Canada 150: Wonderful Picture Books that are Perfect for Reading Aloud
It is my turn to share ten of my favourite picture books written by Canadian authors. Of the chosen titles, you will recognize a few notable classics. These have stood the test of time, and I am young enough to remember my parents, teachers, and librarians reading them to me - how fitting! Other books on this list are more recent. I have discovered these as a librarian and I enjoy sharing them with children through story times at my library branch (a shameless plug for Main Street’s Saturday Storytime).
On the whole, the books in this set – some filled with humour, some with great messages, and some with both – represent some of the best picture books that Canada has to offer:
Smelly Socks by Robert Munsch
Tina works hard to acquire some of the most awesome socks ever and it is going to be even harder to get them off her. Any kid with a favourite piece of clothing can relate to this hilarious book. This is one of several classic Munsch and Martchenko picture books worth checking out.
Spork by Kyo Maclear
Surely there must be someone who has use for a half-spoon-half-fork combination known as a Spork, right? This is a funny book that artfully touches on some important themes such as fitting in and embracing difference. It also had me googling “when to use a spork.” Next time I eat stew, I’ll be ready.
Mr. Zinger’s Hat by Cary Fagan
A young boy playing ball in the courtyard, Leo, runs into Mr. Zinger, a man with a hat who makes up stories. For this story, Mr. Zinger provides most of the plot while Leo provides the details. This is a great book to kick off a storytelling theme where children can be encouraged to tell their own story.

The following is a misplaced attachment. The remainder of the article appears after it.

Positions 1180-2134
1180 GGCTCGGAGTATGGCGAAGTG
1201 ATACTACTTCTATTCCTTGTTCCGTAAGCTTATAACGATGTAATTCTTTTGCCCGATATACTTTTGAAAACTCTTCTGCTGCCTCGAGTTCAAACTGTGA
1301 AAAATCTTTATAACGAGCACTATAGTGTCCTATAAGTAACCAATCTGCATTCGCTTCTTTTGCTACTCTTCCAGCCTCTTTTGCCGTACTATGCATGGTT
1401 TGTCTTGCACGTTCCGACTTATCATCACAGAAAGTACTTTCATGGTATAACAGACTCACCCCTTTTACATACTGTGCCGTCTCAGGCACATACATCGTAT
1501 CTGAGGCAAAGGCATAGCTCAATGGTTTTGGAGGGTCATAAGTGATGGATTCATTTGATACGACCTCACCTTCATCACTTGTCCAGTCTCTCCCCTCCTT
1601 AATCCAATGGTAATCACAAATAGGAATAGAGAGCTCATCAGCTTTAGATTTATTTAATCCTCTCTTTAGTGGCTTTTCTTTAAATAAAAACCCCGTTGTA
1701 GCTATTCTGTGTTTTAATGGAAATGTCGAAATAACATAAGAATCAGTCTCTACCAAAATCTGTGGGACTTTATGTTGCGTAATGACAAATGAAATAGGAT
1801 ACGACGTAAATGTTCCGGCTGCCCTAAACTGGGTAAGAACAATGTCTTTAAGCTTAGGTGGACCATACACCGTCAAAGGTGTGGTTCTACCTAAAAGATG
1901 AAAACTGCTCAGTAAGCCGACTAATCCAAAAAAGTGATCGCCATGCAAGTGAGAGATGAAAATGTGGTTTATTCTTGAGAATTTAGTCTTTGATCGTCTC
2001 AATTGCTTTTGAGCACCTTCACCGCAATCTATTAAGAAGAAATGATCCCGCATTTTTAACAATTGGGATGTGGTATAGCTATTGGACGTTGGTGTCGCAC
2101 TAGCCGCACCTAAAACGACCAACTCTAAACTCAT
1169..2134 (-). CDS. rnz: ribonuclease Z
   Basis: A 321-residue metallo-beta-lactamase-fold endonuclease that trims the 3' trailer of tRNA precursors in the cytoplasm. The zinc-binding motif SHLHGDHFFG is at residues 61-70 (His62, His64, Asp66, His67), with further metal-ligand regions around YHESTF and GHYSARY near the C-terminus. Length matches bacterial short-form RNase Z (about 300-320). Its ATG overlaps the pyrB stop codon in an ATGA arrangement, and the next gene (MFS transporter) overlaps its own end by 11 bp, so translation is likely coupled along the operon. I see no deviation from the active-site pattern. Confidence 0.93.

The Wonderful Pigs of Jillian Jiggs by Phoebe Gilman
“Jillian, Jillian, Jillian Jiggs, It looks like your room has been lived in by pigs!” rhymes the opening page of this classic book, foreshadowing a silly tale full of creativity. This one is fun to read aloud to children as the rhymes effortlessly flow throughout the book.
Night Cars by Teddy Jam
The sparse, lyrical writing in this book combines with double-page spread illustrations to wondrous effect. This book traces a sleepless baby’s perspective on the nighttime world, making it a great choice for bedtime reading.
Scaredy Squirrel by Melanie Watt
Scaredy Squirrel doesn’t like leaving the comfort of his nut tree, until one day something causes him to abandon his daily routine. Amidst the panic, Scaredy Squirrel discovers something about himself and comes to realize that sometimes, the unknown can be exhilarating.
Chicken, Pig, Cow by Ruth Ohi
Ruth Ohi is the only author on this list that I’ve had the pleasure of meeting (she’ll even draw you a picture if you ask nicely). The Chicken, Pig, Cow series now spans six books. As the first in the series, this book explores both making friends and the importance of avoiding making pre-judgments about others.
Chester by Chester Melanie Watt
This unconventional picture book reads more like a battle between author and main character. Chester, with his notorious red marker, goes back and forth with Melanie Watt in a constant struggle to revise the story to suit Chester's ego. Who will get the last laugh?
The Princess and the Pony by Kate Beaton
Children will love this picture book full of silly moments (farts and spitballs, for example). It tells an entertaining story without containing too much text. That said, I always love books that throw in a few fancy words once in a while (flabbergasted and flummoxed appear here), providing a great opportunity to teach children more vocabulary.
Franklin in the Dark by Paulette Bourgeois
As one of my favourites from childhood, this book combines exceptional illustrations with a great story that presents a common childhood fear: being afraid of the dark. Franklin quickly learns that everyone is afraid of something, and that this is normal. Franklin has become an international sensation, with this book kicking off his fame. Check out all the Franklin books.
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